Islam students coming to Windesheim

Inholland cancels study programmes Teacher Education

  • The university of applied sciences drew in roughly thirty students annually for the study programme of ‘teacher education in Islam religion’
  • Peter de Haan: ‘We need to be able to offer them something’.

The university of applied sciences Inholland decided last week that, with the start of the upcoming school year, they would cancel sixteen teacher education degree programmes. The current students are allowed to finish their programmes while new applicants are steered towards the Hogeschool van Amsterdam, but when it comes to the teacher education Islam religion, the applicants are sent to Windesheim. This decision may offer possibilities for a project which will last for years: the formation of a Dutch Imam training programme.

Peter de Haan, director of the study programme Teacher Education in Religion: ‘There was an Imam study programme offered at university of applied sciences Inholland, but it was cancelled in 2013. The main problem was finding internship positions with a professional perspective in mosques belonging to the five large mosque groups in the Netherlands. People turned out to prefer Imams with a more serious theological education who have spent time abroad during their education.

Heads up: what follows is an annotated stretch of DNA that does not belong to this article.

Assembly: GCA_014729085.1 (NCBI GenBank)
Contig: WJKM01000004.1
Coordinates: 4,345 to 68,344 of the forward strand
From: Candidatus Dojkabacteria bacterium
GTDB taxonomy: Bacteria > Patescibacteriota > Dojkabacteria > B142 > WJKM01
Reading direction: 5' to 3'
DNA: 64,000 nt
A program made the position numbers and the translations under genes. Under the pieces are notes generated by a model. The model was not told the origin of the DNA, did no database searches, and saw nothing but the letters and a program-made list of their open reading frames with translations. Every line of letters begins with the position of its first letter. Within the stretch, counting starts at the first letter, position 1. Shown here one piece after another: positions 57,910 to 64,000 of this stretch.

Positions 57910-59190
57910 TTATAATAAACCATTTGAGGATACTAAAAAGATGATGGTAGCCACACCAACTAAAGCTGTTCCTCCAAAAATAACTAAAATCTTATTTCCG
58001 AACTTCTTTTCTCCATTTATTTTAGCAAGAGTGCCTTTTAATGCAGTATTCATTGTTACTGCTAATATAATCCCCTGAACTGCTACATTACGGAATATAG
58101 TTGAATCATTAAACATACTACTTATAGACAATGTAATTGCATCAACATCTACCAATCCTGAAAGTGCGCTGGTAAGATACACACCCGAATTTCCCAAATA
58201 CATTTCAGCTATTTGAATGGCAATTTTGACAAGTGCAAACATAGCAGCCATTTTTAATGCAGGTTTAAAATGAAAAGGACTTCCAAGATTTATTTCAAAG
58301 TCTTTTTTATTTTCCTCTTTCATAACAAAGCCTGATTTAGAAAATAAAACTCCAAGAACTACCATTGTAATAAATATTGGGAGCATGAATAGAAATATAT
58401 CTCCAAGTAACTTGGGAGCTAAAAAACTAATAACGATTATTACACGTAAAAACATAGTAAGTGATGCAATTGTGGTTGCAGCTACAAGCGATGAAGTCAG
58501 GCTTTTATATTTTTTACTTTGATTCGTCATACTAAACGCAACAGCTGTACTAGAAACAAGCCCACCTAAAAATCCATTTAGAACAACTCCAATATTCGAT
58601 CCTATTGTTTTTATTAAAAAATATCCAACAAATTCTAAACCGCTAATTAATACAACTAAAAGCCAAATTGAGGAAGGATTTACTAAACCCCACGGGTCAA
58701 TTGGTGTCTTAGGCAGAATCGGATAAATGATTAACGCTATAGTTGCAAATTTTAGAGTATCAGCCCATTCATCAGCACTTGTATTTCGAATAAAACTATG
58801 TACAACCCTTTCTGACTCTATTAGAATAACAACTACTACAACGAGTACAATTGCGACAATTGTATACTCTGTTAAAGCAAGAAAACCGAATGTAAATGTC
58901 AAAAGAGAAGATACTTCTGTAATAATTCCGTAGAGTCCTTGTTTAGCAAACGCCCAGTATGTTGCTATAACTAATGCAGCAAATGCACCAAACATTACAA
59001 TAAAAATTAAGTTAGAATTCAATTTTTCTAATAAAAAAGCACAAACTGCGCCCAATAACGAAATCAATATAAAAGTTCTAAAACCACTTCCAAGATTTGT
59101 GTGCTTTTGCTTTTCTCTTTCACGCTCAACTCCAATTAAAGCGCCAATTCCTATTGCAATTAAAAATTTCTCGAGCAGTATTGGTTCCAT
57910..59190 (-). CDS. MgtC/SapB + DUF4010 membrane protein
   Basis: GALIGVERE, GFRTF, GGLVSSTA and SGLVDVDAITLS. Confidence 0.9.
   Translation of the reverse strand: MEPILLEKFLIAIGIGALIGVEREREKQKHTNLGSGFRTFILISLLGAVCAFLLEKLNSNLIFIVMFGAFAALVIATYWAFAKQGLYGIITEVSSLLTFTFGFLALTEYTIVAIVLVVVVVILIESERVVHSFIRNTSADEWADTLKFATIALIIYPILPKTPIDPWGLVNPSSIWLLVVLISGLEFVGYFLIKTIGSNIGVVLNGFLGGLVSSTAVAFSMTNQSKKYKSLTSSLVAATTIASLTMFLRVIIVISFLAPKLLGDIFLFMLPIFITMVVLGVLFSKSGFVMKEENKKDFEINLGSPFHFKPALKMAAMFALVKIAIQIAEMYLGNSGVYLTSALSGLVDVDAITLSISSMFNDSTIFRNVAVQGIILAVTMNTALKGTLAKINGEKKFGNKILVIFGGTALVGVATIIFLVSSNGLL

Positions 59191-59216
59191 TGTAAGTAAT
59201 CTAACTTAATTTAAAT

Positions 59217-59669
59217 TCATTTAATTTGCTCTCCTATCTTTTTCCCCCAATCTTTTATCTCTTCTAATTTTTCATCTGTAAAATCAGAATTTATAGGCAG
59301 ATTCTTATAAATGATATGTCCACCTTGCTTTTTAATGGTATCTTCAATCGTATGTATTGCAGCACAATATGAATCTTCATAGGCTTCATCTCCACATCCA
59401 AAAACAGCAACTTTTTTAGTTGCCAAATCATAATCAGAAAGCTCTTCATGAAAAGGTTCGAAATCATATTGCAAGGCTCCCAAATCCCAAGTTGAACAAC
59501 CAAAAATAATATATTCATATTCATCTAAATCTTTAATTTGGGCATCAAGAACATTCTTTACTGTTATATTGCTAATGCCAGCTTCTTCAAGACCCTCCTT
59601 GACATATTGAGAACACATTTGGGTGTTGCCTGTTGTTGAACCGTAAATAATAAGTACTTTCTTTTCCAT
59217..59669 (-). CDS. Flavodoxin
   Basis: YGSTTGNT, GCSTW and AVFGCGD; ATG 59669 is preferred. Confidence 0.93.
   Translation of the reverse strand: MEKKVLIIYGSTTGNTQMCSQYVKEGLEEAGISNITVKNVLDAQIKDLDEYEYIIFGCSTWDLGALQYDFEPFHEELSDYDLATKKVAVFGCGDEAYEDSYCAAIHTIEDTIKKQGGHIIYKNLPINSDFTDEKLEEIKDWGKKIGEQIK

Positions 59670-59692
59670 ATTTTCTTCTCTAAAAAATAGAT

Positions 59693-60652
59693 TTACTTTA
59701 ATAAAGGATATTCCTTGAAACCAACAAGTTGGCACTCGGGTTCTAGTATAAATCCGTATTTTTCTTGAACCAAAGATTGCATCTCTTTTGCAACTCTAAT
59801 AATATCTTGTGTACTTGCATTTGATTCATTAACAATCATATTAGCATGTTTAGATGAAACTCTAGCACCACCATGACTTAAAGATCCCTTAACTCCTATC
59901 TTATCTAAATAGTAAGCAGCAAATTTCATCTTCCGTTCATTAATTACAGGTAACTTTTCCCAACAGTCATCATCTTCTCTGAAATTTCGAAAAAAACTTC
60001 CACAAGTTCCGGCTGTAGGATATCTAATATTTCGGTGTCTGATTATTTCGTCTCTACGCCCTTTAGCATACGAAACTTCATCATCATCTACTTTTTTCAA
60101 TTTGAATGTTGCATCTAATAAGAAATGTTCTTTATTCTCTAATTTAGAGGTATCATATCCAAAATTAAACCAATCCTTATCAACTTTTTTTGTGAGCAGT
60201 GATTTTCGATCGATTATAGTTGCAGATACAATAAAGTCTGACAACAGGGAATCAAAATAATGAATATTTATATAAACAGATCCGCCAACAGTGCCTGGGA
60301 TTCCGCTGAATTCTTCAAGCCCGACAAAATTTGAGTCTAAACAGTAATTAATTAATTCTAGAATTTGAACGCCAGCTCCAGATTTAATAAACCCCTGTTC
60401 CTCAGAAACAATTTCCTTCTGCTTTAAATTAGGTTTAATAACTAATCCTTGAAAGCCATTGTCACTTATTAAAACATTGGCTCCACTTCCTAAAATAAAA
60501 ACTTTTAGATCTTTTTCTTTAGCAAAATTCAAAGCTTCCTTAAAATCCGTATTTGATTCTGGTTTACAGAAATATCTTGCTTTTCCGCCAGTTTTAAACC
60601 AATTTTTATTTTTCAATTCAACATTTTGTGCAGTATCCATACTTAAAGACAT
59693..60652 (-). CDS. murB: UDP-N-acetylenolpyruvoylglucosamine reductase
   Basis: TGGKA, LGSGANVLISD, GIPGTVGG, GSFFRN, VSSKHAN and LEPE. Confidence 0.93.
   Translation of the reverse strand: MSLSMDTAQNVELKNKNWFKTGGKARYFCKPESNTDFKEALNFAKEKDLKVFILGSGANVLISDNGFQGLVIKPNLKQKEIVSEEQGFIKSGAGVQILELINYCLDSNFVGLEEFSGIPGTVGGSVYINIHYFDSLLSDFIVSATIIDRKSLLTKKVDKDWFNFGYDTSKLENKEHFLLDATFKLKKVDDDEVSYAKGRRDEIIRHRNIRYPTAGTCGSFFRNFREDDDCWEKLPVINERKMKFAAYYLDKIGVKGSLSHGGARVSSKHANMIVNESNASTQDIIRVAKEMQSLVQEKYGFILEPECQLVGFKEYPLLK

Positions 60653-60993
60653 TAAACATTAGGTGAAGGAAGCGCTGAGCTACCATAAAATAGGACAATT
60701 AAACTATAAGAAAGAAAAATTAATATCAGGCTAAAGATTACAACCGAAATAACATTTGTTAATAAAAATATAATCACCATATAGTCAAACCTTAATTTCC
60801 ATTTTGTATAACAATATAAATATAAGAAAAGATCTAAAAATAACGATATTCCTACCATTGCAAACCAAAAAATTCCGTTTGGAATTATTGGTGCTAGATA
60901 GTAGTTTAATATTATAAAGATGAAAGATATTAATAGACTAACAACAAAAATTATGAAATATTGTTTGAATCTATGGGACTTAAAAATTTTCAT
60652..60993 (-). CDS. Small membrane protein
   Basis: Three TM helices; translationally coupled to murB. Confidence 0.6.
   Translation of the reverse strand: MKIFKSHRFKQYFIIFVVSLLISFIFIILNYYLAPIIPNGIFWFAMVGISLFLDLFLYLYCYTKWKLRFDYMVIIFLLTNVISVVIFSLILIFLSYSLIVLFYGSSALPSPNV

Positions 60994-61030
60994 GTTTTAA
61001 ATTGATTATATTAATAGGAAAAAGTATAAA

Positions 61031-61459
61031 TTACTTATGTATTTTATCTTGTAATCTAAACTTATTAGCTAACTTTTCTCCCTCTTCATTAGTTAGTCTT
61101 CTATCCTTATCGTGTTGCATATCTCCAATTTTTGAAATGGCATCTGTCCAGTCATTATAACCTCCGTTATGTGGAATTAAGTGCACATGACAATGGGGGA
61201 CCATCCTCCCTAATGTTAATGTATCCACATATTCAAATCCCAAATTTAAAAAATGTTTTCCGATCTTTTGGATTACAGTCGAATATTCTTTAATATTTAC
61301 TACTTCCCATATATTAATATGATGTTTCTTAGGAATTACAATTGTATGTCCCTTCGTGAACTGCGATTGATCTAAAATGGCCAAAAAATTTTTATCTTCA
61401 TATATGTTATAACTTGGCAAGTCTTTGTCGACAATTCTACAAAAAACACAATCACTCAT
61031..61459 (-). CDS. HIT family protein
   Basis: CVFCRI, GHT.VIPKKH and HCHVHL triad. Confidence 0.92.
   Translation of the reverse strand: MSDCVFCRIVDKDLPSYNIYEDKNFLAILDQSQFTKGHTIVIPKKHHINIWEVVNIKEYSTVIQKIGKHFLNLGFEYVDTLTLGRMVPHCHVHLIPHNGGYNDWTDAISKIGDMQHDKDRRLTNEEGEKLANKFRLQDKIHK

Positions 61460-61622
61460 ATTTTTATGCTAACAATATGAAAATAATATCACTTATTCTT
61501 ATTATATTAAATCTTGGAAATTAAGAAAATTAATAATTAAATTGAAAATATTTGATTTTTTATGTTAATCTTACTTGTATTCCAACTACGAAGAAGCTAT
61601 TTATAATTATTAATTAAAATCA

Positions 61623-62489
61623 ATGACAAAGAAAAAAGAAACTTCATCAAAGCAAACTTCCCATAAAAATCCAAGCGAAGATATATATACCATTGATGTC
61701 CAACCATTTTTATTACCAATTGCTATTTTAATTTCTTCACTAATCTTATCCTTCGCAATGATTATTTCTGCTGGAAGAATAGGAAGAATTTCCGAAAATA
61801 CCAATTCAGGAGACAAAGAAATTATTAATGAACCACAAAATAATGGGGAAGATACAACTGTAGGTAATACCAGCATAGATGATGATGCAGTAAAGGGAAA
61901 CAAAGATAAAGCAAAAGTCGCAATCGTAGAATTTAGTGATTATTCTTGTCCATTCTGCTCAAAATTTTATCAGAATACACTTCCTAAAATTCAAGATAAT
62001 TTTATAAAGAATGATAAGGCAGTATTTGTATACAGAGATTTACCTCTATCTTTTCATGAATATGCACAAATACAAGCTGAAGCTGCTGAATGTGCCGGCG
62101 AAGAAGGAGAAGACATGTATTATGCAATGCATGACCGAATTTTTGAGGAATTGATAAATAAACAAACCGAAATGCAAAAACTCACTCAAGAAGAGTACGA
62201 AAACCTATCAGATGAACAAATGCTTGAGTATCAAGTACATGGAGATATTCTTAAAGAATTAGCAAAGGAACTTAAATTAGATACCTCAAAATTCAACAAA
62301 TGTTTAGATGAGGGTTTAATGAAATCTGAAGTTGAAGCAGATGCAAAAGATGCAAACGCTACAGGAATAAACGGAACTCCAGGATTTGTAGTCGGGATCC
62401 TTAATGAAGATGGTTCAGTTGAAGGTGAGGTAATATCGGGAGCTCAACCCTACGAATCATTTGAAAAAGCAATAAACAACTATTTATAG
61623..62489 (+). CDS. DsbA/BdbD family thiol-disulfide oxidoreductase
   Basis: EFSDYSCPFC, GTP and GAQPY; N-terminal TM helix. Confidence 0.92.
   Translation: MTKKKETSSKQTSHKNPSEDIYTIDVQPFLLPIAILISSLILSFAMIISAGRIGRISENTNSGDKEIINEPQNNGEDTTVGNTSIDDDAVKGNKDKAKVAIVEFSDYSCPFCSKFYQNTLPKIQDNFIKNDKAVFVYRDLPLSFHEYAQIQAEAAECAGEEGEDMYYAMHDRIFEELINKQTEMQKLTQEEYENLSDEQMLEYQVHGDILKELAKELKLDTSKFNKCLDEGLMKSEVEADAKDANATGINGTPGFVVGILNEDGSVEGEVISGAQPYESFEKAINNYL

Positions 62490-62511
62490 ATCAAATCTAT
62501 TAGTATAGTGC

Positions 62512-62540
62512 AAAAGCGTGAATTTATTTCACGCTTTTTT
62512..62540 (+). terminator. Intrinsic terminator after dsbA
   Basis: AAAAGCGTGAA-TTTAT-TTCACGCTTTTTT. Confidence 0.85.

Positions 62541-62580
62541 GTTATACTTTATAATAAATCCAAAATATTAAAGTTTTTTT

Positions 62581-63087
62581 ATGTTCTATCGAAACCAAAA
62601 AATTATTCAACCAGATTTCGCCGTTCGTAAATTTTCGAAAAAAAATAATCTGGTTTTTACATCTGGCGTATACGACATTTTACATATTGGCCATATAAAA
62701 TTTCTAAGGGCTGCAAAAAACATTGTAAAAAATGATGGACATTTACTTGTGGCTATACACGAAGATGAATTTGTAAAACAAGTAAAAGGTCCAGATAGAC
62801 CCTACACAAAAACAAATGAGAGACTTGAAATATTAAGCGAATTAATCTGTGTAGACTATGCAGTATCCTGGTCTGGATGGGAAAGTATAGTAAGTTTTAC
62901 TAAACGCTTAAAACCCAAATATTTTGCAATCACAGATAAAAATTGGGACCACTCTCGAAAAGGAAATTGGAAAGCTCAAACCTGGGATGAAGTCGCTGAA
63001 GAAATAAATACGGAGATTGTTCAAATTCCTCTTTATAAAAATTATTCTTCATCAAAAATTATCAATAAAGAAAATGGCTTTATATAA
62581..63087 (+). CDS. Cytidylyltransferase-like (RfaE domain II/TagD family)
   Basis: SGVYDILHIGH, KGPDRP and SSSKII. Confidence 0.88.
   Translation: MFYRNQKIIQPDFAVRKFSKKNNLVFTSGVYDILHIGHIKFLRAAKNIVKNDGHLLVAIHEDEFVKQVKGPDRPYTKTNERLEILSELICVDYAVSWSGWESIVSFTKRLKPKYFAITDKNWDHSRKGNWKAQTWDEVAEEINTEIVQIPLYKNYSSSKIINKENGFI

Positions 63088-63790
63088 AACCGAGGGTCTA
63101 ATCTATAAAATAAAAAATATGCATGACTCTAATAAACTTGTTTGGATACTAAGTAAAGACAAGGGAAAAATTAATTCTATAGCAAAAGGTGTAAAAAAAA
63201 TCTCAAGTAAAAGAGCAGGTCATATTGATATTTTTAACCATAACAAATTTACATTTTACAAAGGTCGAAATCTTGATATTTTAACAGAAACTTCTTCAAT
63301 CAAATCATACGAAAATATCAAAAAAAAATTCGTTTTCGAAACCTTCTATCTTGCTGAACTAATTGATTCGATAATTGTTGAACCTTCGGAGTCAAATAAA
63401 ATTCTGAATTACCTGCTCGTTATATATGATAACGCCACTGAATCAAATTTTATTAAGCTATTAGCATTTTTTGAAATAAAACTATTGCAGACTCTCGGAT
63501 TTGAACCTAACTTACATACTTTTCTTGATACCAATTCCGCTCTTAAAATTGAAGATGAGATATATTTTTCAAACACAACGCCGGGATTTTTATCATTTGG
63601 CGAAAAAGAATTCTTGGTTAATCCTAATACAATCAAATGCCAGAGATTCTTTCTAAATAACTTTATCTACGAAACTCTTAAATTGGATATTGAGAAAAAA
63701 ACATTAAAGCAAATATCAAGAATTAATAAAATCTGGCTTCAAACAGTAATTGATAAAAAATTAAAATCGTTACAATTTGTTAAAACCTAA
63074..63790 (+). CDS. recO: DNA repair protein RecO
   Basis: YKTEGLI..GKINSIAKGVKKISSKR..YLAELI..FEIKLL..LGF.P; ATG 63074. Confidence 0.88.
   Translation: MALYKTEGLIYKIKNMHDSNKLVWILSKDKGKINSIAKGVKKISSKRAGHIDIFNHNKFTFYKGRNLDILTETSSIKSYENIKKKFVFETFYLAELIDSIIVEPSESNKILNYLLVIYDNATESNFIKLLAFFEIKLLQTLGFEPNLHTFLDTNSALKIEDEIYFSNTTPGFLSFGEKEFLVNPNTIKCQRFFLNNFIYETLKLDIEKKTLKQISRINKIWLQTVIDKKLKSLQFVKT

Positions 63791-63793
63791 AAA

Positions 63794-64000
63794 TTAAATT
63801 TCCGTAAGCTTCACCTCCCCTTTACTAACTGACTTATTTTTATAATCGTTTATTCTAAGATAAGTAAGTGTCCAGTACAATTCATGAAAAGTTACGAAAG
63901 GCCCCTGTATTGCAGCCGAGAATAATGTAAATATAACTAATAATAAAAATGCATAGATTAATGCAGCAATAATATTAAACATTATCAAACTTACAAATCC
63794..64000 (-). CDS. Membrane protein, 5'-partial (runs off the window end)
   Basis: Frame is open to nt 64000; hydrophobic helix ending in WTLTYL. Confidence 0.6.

The Ministry of Education, Culture and Science kept asking for propositions. There was no result. De Haan: ‘Windesheim has always stood on the premise that, should Inholland take the first step, we would like to help where possible. There had been talks up until last September, but these did not pan out.

The decision made by Inholland changes the matter, however. Teacher education in Islam religion drew in roughly thirty students yearly. Many of them were mostly curious and not necessarily interested in being a teacher, but, according to De Haan, ‘perhaps we can offer these students something’. At Windesheim there has always been a lot of value placed upon the cooperation between the teacher education programme and the programme Theology. Can those students expect a comparable level here? An Imam training programme in Zwolle, perhaps? De Haan: ‘Mosque administrators can see the necessity for a Dutch programme. They are also worried about their Muslim youth who do not have a place to go with their questions regarding their faith and, as a result, delve into the internet for answers. But the division is great, which makes this a difficult case. We need to learn from our experiences. A degree programme needs to have a good support in the Islamic community. That is an absolute necessity’. (MH)

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